Circulating Microvesicles Are Elevated Acutely following Major Burns Injury and Associated with Clinical SeverityReport as inadecuate

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Microvesicles are cell-derived signaling particles emerging as important mediators and biomarkers of systemic inflammation, but their production in severe burn injury patients has not been described. In this pilot investigation, we measured circulating microvesicle levels following severe burns, with severe sepsis patients as a comparator group. We hypothesized that levels of circulating vascular cell-derived microvesicles are elevated acutely following burns injury, mirroring clinical severity due to the early onset and prevalence of systemic inflammatory response syndrome SIRS in these patients. Blood samples were obtained from patients with moderate to severe thermal injury burns, with severe sepsis, and from healthy volunteers. Circulating microvesicles derived from total leukocytes, granulocytes, monocytes, and endothelial cells were quantified in plasma by flow cytometry. All circulating microvesicle subpopulations were elevated in burns patients on day of admission day 0 compared to healthy volunteers leukocyte-microvesicles: 3.5-fold, p = 0.005; granulocyte-microvesicles: 12.8-fold, p<0.0001; monocyte-microvesicles: 20.4-fold, p<0.0001; endothelial- microvesicles: 9.6-fold, p = 0.01, but decreased significantly by day 2. Microvesicle levels were increased with severe sepsis, but less consistently between patients. Leukocyte- and granulocyte-derived microvesicles on day 0 correlated with clinical assessment scores and were higher in burns ICU non-survivors compared to survivors leukocyte MVs 4.6 fold, p = 0.002; granulocyte MVs 4.8 fold, p = 0.003. Mortality prediction analysis of area under receiver operating characteristic curve was 0.92 p = 0.01 for total leukocyte microvesicles and 0.85 p = 0.04 for granulocyte microvesicles. These findings demonstrate, for the first time, acute increases in circulating microvesicles following burns injury in patients and point to their potential role in propagation of sterile SIRS-related pathophysiology.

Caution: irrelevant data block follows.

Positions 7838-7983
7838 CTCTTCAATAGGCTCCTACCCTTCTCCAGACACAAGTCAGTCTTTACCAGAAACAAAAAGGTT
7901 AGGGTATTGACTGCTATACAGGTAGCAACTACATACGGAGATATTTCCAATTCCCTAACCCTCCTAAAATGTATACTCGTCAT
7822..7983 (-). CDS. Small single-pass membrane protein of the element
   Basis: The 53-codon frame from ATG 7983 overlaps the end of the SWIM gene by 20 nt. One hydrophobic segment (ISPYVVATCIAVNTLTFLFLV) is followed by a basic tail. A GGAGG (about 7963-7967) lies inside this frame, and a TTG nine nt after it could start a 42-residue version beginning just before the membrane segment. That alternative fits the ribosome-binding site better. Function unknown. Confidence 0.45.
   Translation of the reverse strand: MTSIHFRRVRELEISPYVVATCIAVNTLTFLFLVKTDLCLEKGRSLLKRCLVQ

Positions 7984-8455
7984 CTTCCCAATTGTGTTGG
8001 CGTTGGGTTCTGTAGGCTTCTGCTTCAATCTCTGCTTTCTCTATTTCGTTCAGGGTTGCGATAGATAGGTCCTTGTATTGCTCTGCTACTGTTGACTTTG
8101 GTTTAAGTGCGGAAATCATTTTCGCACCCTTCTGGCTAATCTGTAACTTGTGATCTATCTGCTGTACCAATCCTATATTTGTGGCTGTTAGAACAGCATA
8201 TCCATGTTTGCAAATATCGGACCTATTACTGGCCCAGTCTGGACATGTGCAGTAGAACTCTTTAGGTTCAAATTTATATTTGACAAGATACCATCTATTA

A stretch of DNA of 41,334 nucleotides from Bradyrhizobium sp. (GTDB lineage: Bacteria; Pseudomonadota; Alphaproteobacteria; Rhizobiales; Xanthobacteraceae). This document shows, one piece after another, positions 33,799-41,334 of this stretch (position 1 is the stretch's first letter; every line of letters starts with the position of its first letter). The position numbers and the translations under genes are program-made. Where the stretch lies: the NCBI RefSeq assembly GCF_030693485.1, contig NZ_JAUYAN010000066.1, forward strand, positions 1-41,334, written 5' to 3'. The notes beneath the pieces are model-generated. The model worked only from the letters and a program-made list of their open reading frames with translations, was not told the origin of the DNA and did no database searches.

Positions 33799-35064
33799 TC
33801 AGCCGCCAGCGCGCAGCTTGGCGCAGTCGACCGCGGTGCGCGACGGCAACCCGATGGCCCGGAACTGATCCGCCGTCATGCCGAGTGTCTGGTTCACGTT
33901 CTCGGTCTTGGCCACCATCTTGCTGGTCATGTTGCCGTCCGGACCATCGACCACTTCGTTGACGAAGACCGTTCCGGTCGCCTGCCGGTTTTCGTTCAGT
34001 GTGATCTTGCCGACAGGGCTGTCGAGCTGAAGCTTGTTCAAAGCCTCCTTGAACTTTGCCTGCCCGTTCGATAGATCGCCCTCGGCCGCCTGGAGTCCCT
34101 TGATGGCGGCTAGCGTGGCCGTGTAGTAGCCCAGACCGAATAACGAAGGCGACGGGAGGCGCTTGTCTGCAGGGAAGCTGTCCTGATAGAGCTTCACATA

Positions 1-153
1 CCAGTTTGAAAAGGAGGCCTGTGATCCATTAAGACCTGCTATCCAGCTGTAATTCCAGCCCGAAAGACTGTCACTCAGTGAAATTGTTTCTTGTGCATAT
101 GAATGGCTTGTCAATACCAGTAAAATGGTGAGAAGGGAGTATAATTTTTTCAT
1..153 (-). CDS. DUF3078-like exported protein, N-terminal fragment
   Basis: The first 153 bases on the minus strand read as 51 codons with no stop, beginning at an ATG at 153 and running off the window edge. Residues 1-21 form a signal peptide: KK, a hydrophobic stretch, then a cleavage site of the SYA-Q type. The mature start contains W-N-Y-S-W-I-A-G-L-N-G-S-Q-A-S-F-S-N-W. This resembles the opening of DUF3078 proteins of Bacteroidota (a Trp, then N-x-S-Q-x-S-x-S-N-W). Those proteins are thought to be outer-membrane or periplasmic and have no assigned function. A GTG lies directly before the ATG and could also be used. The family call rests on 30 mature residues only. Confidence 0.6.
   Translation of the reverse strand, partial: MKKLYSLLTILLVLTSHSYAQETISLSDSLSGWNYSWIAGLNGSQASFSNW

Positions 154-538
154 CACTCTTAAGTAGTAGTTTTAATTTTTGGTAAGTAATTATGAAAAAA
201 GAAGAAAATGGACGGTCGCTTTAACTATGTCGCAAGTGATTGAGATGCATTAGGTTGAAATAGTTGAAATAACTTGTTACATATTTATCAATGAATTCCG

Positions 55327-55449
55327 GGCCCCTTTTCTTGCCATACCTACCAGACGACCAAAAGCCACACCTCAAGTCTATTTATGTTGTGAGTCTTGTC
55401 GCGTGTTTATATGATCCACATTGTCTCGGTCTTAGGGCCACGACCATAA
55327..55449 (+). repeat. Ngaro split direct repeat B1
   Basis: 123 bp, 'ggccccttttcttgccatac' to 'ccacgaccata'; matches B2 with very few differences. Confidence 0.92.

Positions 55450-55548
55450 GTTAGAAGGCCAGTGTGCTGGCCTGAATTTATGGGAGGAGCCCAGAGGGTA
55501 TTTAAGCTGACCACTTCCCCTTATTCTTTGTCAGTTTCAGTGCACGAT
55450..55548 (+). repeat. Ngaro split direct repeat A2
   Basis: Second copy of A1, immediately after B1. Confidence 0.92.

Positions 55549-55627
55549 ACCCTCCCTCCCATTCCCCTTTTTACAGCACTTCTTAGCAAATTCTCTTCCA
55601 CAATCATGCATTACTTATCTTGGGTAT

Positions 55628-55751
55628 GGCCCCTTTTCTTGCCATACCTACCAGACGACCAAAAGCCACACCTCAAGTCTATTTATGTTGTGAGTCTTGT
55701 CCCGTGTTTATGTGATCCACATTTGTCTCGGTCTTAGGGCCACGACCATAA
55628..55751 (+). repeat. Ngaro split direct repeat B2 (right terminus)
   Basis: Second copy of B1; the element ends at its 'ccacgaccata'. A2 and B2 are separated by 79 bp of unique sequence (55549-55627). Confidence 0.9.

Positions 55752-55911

Author: Kieran P. O’Dea , John R. Porter , Nikhil Tirlapur, Umar Katbeh, Suveer Singh , Jonathan M. Handy , Masao Takata



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